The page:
The lashing strap is the most widely used load securing device on the market. Regardless of whether load units are lashed down with a force-fit or, for example, vehicles are to be secured in a form-fitting manner, this is made easy with lashing straps.
Our lashing straps are characterised by a robust and low-stretch woven polyester strap and ratchets and hooks made of high-quality steel. Made and assembled according to the current DIN EN 12195-2, the European standard for textile lashings.
In lashing ratchets, we distinguish between long-lever ratchets for achieving high pre-load forces during lashing and pressure ratcheting, which can be used both for lashing down and for positive locking, but which do not achieve such high pre-load forces.
We would be happy to advise you on the planning and calculation of your load securing. So that you can ensure your optimal load securing, we also provide you with the right tools.
Our lashing straps comply with the currently applicable European standards and can be used in a variety of ways, e.g. for securing to truck bodies or in containers.
If the lashing straps are used for lashing down, the pre-load force (STF) of the lashing strap is decisive. This pre-load force results from the application of a manual force (SHF) of 50 daN (which corresponds to about 50 kg) on the ratchet lever and is thus dependent on the lever length and the ratio of the ratchet. Good long-lever ratchets achieve pre-load forces of 500 daN or more. When lashing down, which is the most common method of securing, the lashing means increases the contact pressure of the load on the loading surface and thus protects it against any movement.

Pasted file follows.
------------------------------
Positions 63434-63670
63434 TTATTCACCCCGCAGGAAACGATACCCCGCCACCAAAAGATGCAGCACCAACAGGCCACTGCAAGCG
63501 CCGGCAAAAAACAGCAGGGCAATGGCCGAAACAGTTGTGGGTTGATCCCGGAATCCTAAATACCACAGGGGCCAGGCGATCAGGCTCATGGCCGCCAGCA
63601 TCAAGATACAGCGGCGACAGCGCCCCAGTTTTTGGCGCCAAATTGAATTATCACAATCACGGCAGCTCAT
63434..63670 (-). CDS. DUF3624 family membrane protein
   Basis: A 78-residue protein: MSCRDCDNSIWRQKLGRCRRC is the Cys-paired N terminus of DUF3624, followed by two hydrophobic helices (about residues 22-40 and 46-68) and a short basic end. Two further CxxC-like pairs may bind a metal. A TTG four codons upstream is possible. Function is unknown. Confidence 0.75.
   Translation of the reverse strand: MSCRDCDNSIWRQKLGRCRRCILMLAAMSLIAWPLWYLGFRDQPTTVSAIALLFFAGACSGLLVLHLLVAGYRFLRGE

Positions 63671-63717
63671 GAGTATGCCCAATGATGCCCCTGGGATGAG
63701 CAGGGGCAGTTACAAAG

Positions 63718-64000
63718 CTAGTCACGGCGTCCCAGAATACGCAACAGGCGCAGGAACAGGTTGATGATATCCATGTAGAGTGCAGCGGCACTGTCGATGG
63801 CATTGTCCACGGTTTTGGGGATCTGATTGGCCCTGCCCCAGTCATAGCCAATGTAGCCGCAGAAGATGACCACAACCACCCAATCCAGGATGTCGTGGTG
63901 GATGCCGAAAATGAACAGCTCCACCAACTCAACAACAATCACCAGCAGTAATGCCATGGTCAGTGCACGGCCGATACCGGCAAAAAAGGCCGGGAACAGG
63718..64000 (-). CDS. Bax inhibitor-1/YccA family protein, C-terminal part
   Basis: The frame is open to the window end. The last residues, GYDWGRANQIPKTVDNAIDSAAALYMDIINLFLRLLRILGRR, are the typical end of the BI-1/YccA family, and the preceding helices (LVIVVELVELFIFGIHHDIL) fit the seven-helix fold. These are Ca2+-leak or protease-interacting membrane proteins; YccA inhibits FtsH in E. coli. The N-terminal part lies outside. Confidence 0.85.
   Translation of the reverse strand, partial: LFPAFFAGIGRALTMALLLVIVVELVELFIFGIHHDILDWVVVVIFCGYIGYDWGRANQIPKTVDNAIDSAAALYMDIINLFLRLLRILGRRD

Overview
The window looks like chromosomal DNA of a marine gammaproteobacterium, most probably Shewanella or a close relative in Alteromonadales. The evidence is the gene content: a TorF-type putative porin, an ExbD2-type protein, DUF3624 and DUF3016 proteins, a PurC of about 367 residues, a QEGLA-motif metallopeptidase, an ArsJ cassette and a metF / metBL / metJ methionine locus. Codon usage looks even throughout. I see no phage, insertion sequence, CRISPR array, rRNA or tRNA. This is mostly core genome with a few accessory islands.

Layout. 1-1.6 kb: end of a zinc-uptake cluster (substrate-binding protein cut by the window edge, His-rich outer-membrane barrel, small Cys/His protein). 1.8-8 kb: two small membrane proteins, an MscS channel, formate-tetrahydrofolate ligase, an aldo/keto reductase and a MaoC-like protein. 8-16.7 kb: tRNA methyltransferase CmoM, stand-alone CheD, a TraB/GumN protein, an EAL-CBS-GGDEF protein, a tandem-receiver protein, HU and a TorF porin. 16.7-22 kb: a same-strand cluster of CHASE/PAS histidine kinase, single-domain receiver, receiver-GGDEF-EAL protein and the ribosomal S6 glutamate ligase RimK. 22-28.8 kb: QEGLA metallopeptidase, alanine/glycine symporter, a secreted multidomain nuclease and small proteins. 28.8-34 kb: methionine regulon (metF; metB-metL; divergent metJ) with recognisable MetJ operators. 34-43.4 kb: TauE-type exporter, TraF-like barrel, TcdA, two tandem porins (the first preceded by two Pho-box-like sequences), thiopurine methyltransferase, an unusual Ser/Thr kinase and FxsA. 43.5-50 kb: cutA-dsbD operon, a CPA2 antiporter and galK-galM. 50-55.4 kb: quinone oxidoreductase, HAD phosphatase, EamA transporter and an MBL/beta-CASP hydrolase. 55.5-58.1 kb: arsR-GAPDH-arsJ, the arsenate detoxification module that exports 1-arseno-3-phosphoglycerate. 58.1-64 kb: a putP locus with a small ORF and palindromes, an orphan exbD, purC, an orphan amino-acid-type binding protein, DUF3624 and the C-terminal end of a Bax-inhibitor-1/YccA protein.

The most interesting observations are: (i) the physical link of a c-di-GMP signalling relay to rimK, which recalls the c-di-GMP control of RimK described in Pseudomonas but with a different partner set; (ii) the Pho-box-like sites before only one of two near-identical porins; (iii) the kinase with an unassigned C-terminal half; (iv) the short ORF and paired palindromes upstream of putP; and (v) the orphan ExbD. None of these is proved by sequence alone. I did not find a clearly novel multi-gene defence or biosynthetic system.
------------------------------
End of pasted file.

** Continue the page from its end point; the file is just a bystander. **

In positive locking, one or more lashing devices hold the load in place against shifting in any direction. For this purpose, no high pre-load forces are needed, which is why pressure ratchet lashings are the most economical here. In order to determine the optimum retention force for my load, in addition to the coefficient of friction and the lashing angles for this securing method, the tensile force (LC) of the lashing device is required. For the 5 tonne lashing straps common in the market, this lashing capacity is 2,500 daN.
Often, optimum load securing results from the combination of these securing methods.